UNION ALL SELECT IdRows.parentLevel, IdRows.parentTableName, IdRows.[level], IdRows.[type], IdRows.TableName, IdRows.ColumnName, IdRows.[value], -10 AS ColumnSequence, 'int IDENTITY(1,1) PRIMARY KEY' as datatype, null as datatypeprecision FROM IdRows 
UNION ALL SELECT FKRows.parentLevel, FKRows.parentTableName, FKRows.[level], FKRows.[type], FKRows.TableName, FKRows.ColumnName, FKRows.[value], -9 AS ColumnSequence, 'int' as datatype, null as datatypeprecision FROM FKRows 

-- For debugging:
-- SELECT * FROM ##parsedJson ORDER BY ParentLevel, level, tablename, columnsequence

DECLARE @CreateStatements nvarchar(max);

SELECT
	@CreateStatements = COALESCE(@CreateStatements + CHAR(13) + CHAR(13), '') + 
	'CREATE TABLE ' + @Schema + '.' + TableName + CHAR(13) + '(' + CHAR(13) +
		STRING_AGG( ColumnName + ' ' + DataType + ISNULL('('+CAST(DataTypePrecision AS nvarchar(20))+')','') +  CASE WHEN DataType like '%PRIMARY KEY%' THEN '' ELSE ' NULL' END, ','+CHAR(13)) WITHIN GROUP (ORDER BY ColumnSequence) 
	+ CHAR(13)+')'
FROM
	(SELECT DISTINCT 
		j.TableName, 
		j.ColumnName,
		MAX(j.ColumnSequence) AS ColumnSequence, 
		j.DataType, 
		j.DataTypePrecision, 
		j.[level] 
	FROM 
		##parsedJson j
		CROSS APPLY (SELECT TOP 1 ParentTableName + 'Id' AS ColumnName FROM ##parsedJson p WHERE j.TableName = p.TableName ) p
	GROUP BY
		j.TableName, j.ColumnName,p.ColumnName, j.DataType, j.DataTypePrecision, j.[level] 
	) j
GROUP BY
	TableName


PRINT @CreateStatements;


In the variables section, we can define our input JSON document string as well as define things like a root table name and default database schema name.

There is also a string padding variable.  This padding variable’s value is added to the max value length found in each column being generated, giving each column a little bit more breathing room.

Next in the script is the recursive CTE that parses the JSON string.  The OPENJSON() function in SQL Server makes this part relatively easy since some of the work of determining datatypes is already done for you.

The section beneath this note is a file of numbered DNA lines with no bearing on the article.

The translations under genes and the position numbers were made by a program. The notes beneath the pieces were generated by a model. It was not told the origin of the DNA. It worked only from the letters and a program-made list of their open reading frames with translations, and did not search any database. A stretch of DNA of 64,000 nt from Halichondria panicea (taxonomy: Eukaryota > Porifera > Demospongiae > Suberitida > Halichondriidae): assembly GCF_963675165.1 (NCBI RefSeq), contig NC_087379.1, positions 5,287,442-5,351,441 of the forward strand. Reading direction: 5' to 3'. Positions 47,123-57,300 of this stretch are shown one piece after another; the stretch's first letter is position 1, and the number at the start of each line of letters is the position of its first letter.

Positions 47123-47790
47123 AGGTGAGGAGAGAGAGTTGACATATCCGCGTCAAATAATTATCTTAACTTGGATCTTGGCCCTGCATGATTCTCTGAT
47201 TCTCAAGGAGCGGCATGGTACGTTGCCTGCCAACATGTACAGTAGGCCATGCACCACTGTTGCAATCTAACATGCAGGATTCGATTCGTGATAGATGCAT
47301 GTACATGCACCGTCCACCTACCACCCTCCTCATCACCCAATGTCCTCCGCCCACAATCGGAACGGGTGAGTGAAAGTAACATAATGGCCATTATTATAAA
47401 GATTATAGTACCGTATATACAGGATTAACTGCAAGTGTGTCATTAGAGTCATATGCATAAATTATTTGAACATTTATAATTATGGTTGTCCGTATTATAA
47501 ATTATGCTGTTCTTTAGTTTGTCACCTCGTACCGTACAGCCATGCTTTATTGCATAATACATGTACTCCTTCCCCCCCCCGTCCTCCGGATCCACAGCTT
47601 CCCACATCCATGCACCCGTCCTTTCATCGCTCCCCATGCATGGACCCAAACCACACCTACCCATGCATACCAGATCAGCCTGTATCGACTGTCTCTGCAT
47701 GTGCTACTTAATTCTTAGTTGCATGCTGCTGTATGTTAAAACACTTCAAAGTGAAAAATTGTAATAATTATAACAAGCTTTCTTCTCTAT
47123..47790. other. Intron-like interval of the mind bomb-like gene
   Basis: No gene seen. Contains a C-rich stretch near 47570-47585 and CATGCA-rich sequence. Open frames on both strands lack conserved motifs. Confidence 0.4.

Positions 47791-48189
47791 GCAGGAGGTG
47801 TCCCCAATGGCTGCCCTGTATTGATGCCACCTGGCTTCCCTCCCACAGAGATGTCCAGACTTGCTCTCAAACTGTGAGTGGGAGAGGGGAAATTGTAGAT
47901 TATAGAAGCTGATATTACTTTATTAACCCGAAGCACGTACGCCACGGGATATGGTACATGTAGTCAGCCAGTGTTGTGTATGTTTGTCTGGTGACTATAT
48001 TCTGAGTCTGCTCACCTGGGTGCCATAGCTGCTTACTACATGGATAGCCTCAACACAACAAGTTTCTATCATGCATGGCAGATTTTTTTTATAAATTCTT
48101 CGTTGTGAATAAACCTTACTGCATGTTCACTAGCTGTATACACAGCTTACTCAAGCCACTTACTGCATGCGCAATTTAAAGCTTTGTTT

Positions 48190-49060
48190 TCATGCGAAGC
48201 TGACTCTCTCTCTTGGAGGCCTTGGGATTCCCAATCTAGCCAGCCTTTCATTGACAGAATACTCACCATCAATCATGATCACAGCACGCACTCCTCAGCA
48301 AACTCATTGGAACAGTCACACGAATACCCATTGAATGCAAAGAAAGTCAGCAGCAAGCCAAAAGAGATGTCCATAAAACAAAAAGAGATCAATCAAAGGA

I’ve taken the liberty to convert all strings to nvarchar types, numbers to either floats or ints, booleans to bits, and datetime strings to datetime2s.

Two additional CTE expressions add an integer IDENTITY PRIMARY KEY column to each table as well as a column referencing the parent table if applicable (our foreign key column).

Finally, a little bit of dynamic SQL pieces together all of these components to generate our CREATE TABLE scripts.

Limitations

I created this code with a lot of assumptions about my (unfamiliar) JSON data sets.  For the purpose of roughly building out tables from large JSON files, I don’t need the results to be perfect and production-ready; I just want the results to be mostly correct so the vast majority of tedious table creation work is automated.

With that disclaimer made, here are a few things to be aware of:

  • Sometimes there will be duplicate column names generated because of naming – just delete one.
  • While foreign key columns exist, the foreign key constraints don’t.
  • This code uses STRING_AGG.  I’ll leave it up to you to convert to STUFF and FOR XML PATH if you need to run it in versions prior to 2017.

Summary

This script is far from perfect.  But it has eliminated the need for me to build out these tables and columns from scratch.  Sure, the output sometimes needs a tweak or too, but for my purposes I’m happy with how it turned out.  I hope it helps you eliminate some boring table creation work too.

Thanks for reading. You might also enjoy following me on Twitter.

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4 thoughts on “Converting JSON to SQL Server CREATE TABLE Statements”

  1. Hey Bert, if I can make a few mods to this code, it will save me a lot of time. But I can’t tell if this is an easy change or a hard change. I need to keep Objects (type=5) on the “parent table” and not make them a separate table. So in the example above, AppInstance would have a “Thing_Type” and a “Thing_Value” column instead of a separate “Thing” table having a “Type” and “Value” column.

    I’ve spent so much time trying to figure it out, I think it is a big deal. But any comments you have would be welcome. Thanks!